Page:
# Page:Popular Science Monthly Volume 13.djvu/612

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THE POPULAR SCIENCE MONTHLY.

she made the whole statement for herself: Kábz dati klam[1] klin ("cabs dirty, peram’ clean"). She still talks constantly to herself, and with a continuity giving more or less evidence of continuous trains of thought. I am informed of dramatic conversations with her doll, such as pretending to make it look at things, and describing them to it.

The doll furnishes an illustration of the process of making generic names. A doll was named "Bessie," in honor of the donor; some time afterward another doll was given by another person. The child insisted on calling this "Bessie," too. She does not seem to feel the want of a specific distinction between the two dolls; when she does wish to speak of one as distinct from the other, she says "other Bessie." In like manner, bet (bacon) is used with a generalized meaning, nearly ${\displaystyle =}$ ὅφον, to denote any dish that appears at breakfast.

Twenty-two months. Vocabulary and power of expression are gradually and steadily extending. A certain number of the words called symbolic by some recent philologists have been mastered: "now," "there," "other," or "’nother," are in constant use; the child often says "there it is" (in the compendious form, zhátis), and almost always adds "now" to the statement of anything she wants (e. g., "Bring—cake—now"). "Again" is also in use, though not quite so much. The following approach to a complex sentence is reported: "Out—pull—baby—pecs" (spectacles). Simpler combinations are freely used: subject and verb, as "run away man;" or, subject, verb, and régime, as "mama get Bessie." The sense is generally optative or imperative, but sometimes indicative. She often says es es (yes) to emphasize her demands, as: "Es es—baby's book there."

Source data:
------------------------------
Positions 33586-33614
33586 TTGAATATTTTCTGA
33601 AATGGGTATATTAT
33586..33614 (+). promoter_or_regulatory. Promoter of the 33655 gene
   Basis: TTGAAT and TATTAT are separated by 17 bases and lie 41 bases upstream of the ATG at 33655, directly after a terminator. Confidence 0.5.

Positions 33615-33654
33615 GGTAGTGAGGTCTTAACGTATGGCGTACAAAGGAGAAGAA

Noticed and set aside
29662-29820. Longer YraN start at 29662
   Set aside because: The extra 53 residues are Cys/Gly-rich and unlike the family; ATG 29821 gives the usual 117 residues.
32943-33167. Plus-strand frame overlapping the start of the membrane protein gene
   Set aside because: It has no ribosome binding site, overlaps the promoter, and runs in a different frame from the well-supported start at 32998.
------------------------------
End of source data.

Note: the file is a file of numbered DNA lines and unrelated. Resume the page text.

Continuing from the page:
Articulation is firmer, and very distinct. She says "good-by" better than most adults, but making two separate words of it, and dwelling strongly on the "good." The vowel-range is increased, but a, á, are still favorite sounds. Of consonants ch, j, and th (both sounds), are still imperfect (th hard mostly becomes s, th soft, z), and consonantal r is not yet formed at all.

At twenty-two months one day, a real verbal inflection was used. She said of a younger child, "naughty baby"; and being asked why it was naughty answered without hesitation, klaid (cried). That she appreciates the general force of the inflection is shown about a week later by her using "comed" for the participle "come."

At twenty-two months ten days, a sentence is noted ex relatione, containing not only a direct but an indirect régime: "Annie—gave—baby—sugar;" and again, a day or two later, "Dada give bátá (butter, i. e., bread and butter) baby." Talk to the doll is now very common, as, "Bessie look," "Bessie walk away:" sometimes the child repeats to the doll what has been said to her by elders. She also puts the doll

1. Simple k is now substituted for the initial kh in this word; which again, as noted above, had replaced a more complicated aspirate sound.